Will swirly love end racism??
Study Shows Interracial Relationships May Help Stop Racism
Via Identities reports:
Interracial relationships are on a steady rise. It’s less than 50 years since blacks and whites have been able to legally marry, thanks to the Supreme Court, and 15.1% of new marriages in 2010 were between different races or ethnicities. This brings the share of all interracial or interethnic marriages to a historic high of 8.4%, according to Pew Research Center data. Compare that with 1980, when less than 7% of new marriages took place between interracial couples and the share of overall marriages was just 3%.
Growing numbers have come with growing acceptance. In 1987, Pew found that only 13% of Americans completely agreed that interracial dating was acceptable; that share grew to 56% in 2009. Young people are even more open-minded: Roughly 9 in 10 millennials said they’d be OK with a family member marrying someone of another race or ethnicity.
But the significance of the change goes beyond simple acceptance. When Pew asked about the impact of interracial marriage on society, 43% of Americans said more intermarriage has been a change for the better.
In other words, interracial relationships aren’t just acceptable; they can actively help make America a more diverse, accepting place. Here’s how.
The more visible high-profile interracial couples are, the more normalized they become.
Witnessing interracial couples in pop culture won’t immediately rid Americans of racist ideas, but it helps. Notable fictional examples include Olivia and Fitz on Scandal and Mindy and Danny on The Mindy Project, while the persistent presence of Kim Kardashian and Kanye West on our magazine covers show how it’s done in real life.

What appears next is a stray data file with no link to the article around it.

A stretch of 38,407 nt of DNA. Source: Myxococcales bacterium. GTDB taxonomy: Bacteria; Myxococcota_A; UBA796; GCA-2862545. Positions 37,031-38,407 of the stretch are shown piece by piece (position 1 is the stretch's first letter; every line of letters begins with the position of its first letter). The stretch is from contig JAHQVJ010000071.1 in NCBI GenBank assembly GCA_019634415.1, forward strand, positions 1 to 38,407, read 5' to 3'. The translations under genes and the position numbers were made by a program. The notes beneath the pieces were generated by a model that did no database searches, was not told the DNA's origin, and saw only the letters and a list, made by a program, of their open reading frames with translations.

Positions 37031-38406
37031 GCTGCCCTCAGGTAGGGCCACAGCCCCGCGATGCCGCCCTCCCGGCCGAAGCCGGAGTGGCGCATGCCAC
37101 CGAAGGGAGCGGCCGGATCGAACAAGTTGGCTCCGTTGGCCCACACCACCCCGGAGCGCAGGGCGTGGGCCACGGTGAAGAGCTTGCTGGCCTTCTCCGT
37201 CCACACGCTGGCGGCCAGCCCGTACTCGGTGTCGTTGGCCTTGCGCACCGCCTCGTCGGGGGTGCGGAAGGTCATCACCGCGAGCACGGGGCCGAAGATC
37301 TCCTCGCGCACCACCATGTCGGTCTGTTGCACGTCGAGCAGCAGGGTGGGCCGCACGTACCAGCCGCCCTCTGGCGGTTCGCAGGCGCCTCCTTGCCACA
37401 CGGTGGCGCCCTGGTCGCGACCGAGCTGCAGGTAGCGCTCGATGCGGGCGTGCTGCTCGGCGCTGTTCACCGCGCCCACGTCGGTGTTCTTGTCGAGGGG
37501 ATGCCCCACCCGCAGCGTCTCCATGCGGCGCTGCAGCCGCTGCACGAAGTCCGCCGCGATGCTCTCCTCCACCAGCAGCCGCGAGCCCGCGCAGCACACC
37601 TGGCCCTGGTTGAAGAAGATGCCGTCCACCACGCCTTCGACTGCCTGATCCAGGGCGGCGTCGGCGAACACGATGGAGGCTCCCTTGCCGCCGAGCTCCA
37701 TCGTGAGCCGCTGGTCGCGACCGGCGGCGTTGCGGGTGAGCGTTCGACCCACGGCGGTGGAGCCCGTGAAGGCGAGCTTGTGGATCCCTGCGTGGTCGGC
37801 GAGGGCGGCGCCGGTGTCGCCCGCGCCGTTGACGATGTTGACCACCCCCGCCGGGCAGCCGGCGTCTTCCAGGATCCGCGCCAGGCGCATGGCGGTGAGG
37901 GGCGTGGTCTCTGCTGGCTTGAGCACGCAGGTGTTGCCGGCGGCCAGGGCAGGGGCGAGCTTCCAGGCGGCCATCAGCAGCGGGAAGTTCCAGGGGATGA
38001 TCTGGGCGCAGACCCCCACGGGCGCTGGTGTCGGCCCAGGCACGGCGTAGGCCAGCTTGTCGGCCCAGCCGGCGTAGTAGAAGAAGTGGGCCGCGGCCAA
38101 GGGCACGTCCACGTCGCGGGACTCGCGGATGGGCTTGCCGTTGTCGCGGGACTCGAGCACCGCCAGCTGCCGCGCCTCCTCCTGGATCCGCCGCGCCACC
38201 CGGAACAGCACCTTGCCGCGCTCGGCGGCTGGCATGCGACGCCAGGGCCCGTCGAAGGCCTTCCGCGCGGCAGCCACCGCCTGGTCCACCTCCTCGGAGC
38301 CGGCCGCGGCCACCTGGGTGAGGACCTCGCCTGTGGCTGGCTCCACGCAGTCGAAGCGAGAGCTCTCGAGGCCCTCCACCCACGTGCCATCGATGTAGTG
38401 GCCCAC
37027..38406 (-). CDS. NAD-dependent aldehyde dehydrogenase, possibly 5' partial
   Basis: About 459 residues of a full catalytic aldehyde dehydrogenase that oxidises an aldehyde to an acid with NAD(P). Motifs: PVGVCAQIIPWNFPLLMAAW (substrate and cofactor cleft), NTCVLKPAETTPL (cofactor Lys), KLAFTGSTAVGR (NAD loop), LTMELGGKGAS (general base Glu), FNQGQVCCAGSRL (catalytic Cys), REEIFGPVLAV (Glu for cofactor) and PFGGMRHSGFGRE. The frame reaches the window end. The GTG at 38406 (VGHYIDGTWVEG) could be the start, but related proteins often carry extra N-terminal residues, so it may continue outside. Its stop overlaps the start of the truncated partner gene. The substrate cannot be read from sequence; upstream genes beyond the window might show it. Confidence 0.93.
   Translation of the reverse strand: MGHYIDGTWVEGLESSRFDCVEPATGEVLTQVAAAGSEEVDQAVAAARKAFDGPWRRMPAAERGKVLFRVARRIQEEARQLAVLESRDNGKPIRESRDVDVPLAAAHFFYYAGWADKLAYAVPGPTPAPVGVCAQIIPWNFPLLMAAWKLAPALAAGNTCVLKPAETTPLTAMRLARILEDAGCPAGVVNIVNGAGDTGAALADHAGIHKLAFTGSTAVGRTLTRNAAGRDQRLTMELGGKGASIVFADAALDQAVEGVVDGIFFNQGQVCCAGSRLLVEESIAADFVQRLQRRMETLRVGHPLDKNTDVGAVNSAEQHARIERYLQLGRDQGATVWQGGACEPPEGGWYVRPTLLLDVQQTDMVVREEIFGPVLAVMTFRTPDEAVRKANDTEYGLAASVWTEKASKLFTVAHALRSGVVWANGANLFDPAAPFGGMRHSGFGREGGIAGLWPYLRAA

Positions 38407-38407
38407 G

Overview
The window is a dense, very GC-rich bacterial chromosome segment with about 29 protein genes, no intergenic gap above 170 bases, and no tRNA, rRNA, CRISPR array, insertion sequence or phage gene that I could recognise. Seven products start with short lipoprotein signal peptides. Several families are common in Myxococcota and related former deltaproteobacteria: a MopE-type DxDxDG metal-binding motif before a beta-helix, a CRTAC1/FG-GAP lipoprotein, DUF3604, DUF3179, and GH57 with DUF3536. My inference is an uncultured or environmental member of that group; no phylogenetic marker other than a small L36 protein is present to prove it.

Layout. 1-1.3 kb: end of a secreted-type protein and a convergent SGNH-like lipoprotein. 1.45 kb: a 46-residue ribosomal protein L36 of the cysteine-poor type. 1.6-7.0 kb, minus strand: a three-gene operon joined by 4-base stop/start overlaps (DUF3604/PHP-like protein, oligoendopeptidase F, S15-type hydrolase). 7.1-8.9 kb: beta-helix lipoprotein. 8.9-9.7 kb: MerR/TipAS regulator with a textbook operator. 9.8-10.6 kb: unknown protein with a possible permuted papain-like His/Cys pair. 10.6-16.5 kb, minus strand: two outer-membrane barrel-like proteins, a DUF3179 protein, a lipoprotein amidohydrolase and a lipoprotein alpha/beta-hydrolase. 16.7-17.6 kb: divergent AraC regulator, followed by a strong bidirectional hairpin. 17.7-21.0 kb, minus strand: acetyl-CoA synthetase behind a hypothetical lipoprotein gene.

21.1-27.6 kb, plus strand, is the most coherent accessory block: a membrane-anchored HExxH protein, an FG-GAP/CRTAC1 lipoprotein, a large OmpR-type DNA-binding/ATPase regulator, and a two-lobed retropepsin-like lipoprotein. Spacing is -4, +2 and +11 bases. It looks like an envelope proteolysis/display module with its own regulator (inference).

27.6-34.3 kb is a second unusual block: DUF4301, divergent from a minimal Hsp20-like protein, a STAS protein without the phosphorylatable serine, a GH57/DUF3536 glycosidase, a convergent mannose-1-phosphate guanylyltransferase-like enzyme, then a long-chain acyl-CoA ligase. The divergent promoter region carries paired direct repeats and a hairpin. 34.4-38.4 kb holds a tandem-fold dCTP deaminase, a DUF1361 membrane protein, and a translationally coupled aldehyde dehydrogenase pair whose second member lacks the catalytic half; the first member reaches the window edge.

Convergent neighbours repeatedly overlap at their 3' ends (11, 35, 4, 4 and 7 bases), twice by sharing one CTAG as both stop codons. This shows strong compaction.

More positive visibility for cross-race couples in media does make a difference, just as negative racial portrayals contribute to negative stereotypes. We learn through seeing and observing models, as psychologists have shown; the fancy scientific term is “social cognitive theory.”
“Symbolic communication influences human thought, affect, and action,” psychologist Albert Bandura wrote in 2001, and symbolic communication includes mass media. “Human nature is a vast potentiality that can be fashioned by direct and observational experience.”
Interracial marriage can’t on its own end racism (nor should couples who marry outside their race shoulder that responsibility on their own). And achieving a more multiracial society isn’t a goal for beauty’s sake, although so many in our society currently fixate on the physical beauty of biracial individuals. (Recent research shows that biracial singles are the most desired ethnicity when it comes to online dating.)
The significance of more multiracial families, rather, is that the blending helps erode the racial distinctions artificially constructed to begin with. It’s widely held that race has no basis in genetics, and as the census responses indicate, what makes a person one race versus another remains a decision of personal identification, not a science-based designation. “I just say I’m brown,” McKenzi McPherson, 9, told National Geographic. “And I think, ‘Why do you want to know?'”
Interracial dating is on the rise, but it hasn’t ended racism. OkCupid data recently revealed that while users claim to be open-minded, racial background makes a difference for matching. And not all races approach interracial dating in the same way.
Moreover, there are certain races that suffered more from these judgments than others. The OkCupid data shows that black men and women both face the biggest “penalties” from daters of other races, an unfortunate sign of black exceptionalism.